• Good game for each of the Yankees middle infielders in Clearwater. Stephen Drew, Didi Gregorius, Rob Refsnyder and Nick Noonan each had a hit this afternoon.
• Two scoreless innings apiece for Mitchell, Pinder and Matt Tracy. Long and Nick Goody added a scoreless inning each. The one Phillies run came off Mark Montgomery, who gave up a solo homer.
• Throwing error on third base prospect Eric Jagielo. It wasn’t a particularly awful throw, but it wasn’t great and Kyle Roller couldn’t scoop it. Came after a fairly tough play toward the line. Obviously not a good play, but not an awful play either. Just an error. Not a glaring one.
• Aaron Judge walked twice today. So did Slade Heathcott, who also had a hit in his other plate appearance. Heathcott’s having a really nice spring so far. Only a few days in, but I’m sure it means something to a guy who’s missed so much time the past few years.
• Former Yankees catcher Francisco Cervelli is in the Pirates’ lineup for tonight’s game in Tampa. Today also happens to be his 29th birthday. Former Yankees prospect Jose Tabata is also playing for the Pirates tonight.
• Tonight’s second string: C Eddy Rodriguez, 1B Francisco Arcia, 2B Tyler Wade, SS Cito Culver, 3B Dante Bichette, LF Jake Cave, CF Chris Young, RF Tyler Austin, DH John Ryan Murphy
• Tonight’s scheduled relievers: David Carpenter, Chris Martin, Diego Moreno, Jacob Lindgren, Jose Ramirez, Chasen Shreve
Jacoby Ellsbury CF
Brett Gardner LF
Carlos Beltran RF
Brian McCann C
Alex Rodriguez DH
Garrett Jones 1B
Jose Pirela 2B
Jonathan Galvez 3B
Cole Figueroa SS
Associated Press photos
Spring Game 4: Yankees at Phillies • 03.06.15
Didi Gregorius SS
Chase Headley 3B
Stephen Drew 2B
Mark Teixeira 1B
Greg Bird DH
Gary Sanchez C
Ramon Flores LF
Aaron Judge RF
Slade Heathcott CF
RHP Bryan Mitchell (6-7, 4.37 in the minors last year)
Odubel Herrera CF
Freddy Galvis SS
Grady Sizemore DH
Ryan Howard 1B
Darin Ruf LF
Cody Asche 3B
Carlos Ruiz C
Jeff Francoeur RF
Cord Phelps 2B
LHP Cole Hamels (9-9, 2.46 in 2014)
TIME/TV: 1:05 p.m., not on television
WEATHER: Been raining off and on for a while. Not sure when exactly we’ll get started, but it doesn’t seem like either team is anticipating much of a delay, but there will be a slight one.
UMPIRES: HP Phil Cuzzi, 1B Vic Carapazza, 3B D.J. Reyburn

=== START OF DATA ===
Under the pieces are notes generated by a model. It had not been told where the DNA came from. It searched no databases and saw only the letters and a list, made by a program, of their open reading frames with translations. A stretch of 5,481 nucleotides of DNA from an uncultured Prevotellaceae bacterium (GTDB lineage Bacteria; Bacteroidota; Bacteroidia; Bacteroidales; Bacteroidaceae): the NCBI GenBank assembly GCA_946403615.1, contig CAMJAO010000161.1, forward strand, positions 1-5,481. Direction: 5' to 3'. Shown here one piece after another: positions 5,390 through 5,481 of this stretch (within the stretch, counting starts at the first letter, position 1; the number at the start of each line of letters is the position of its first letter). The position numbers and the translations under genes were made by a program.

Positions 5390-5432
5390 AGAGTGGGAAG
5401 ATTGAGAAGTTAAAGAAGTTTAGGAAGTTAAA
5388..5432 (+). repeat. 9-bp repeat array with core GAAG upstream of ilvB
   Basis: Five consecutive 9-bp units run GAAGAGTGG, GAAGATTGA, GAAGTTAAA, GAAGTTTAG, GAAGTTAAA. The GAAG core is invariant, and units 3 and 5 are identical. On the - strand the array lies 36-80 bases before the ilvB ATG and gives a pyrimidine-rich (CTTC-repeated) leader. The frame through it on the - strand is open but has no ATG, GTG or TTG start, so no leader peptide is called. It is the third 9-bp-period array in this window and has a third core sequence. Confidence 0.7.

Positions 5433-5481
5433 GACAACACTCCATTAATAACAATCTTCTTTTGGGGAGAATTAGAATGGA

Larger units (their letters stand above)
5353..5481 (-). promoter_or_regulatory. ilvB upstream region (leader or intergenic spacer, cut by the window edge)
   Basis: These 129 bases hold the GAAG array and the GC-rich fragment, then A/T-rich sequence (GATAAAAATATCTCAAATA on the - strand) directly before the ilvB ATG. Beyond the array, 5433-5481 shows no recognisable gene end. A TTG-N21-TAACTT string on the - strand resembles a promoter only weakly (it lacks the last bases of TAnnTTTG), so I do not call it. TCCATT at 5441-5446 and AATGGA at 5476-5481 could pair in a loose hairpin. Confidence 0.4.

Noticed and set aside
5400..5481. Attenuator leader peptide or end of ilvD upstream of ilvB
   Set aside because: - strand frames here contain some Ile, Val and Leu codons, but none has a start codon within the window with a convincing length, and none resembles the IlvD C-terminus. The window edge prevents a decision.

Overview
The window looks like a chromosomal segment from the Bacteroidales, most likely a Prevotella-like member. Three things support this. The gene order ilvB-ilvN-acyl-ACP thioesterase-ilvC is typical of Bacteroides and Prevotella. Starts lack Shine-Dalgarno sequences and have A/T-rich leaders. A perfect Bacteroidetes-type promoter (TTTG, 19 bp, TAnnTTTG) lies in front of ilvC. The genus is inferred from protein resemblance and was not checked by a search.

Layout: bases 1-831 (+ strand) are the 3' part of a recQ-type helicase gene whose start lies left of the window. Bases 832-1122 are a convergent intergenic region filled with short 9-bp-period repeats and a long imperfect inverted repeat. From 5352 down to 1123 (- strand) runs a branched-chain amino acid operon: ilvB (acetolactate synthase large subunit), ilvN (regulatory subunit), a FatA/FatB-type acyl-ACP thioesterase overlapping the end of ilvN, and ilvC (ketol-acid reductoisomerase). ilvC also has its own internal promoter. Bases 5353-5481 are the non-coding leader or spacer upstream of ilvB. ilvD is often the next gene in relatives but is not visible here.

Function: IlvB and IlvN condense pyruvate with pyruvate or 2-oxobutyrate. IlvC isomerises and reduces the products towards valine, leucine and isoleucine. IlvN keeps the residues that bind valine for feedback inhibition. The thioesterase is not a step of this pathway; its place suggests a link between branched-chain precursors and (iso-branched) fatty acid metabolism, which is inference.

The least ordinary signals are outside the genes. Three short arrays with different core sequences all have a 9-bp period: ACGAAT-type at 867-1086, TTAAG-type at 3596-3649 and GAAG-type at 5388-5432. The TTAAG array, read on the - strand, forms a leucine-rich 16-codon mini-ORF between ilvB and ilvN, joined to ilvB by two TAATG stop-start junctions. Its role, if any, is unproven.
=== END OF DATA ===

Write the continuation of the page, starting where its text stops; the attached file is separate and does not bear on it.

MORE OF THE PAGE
TODAY’S SECOND STRING: C Kyle Higashioka, 1B Kyle Roller, 2B Rob Refsnyder, SS Nick Noonan, 3B Eric Jagielo, LF Michael O’Neill, CF Mason Williams, RF Taylor Dugas
SCHEDULED RELIEVERS: Nick Goody, Jaron Long, Matt Tracy and Mark Montgomery
FROM THE LEFT SIDE: The Yankees are facing a lot of lefties today. Cole Hamels is starting today’s game in Clearwater, and lefty Jeff Locke is starting tonight’s game in Tampa. In addition, the Phillies have three lefties scheduled to come out of the bullpen this afternoon (not a bad test for Didi Gregorius and Stephen Drew, who have struggled against left-handed pitching).
DAY, NIGHT: This is the first game of a day-night doubleheader. Basically the big league infielders are playing the afternoon road game, while the big league outfielders — plus Alex Rodriguez — play the home night game.
UPDATE, 1:07 p.m.: Looks like a two-minute delay. Pretty good. Looked like it would be closer to 10 minutes or so.
UPDATE, 1:08 p.m.: Gregorius starts the game with a fly ball to left center off Hamels. Hitless off lefties.
UPDATE, 1:12 p.m.: Stephen Drew with a base hit off the lefty. Clearly no need for a platoon at second.
UPDATE, 1:34 p.m.: Mitchell is through two scoreless innings. So is Hamels. Each starter allowed one hit. Mitchell induced a double play — close play, not sure it should have been an out at first — and got a couple of strikeouts in his second inning. Got Ryan Howard looking and Darin Ruf swinging.
UPDATE, 1:39 p.m.: Absurdly early, but Slade Heathcott looks good this spring. Just singled after an Aaron Judge leadoff walk in the third.
UPDATE, 1:47 p.m.: So the two minor league kids got on base to start the inning, then Gregorius, Headley and Drew went down in order to leave them stranded.
UPDATE, 1:48 p.m.: Just as Jaron Long go to the mound to start the bottom of the third, we’re now getting the tarp on the field. Brutal. Wanted to see him pitch.
UPDATE, 2:40 p.m.: We’re back underway here in Clearwater with the Yankees starters still in the game and Long on the mound. Struck out Carlos Ruiz in the first at-bat, then fielded a ball back to the mound for the second out. First thing you notice about him: Stands to the extreme first-base side of the rubber. Barely has his toe on it as he delivers. Also, works very fast. Love that.
UPDATE, 2:44 p.m.: That’s a 1-2-3 inning for Long. Strikeout. Chopper back to the mound. Routine fly to left.
UPDATE, 2:47 p.m.: Teixeira singles up the middle. Roller comes in to pinch run (only in spring training, folks). Bird doubles to right-center to give the Yankees a 1-0 lead in the fourth. Bird hit it really well.
UPDATE, 2:51 p.m.: From back in Tampa, Wally Matthews just tweeted tonight’s Yankees lineup:
Jacoby Ellsbury CF
Brett Gardner LF
Carlos Beltran RF
Brian McCann C
Alex Rodriguez DH
Garrett Jones 1B
Jose Pirela 2B
Jonathan Galvez 3B
Cole Figueroa SS
UPDATE, 2:59 p.m.: RBI single by Ramon Flores. RBI double by Didi Gregorius. It’s now 3-0 Yankees in the fourth.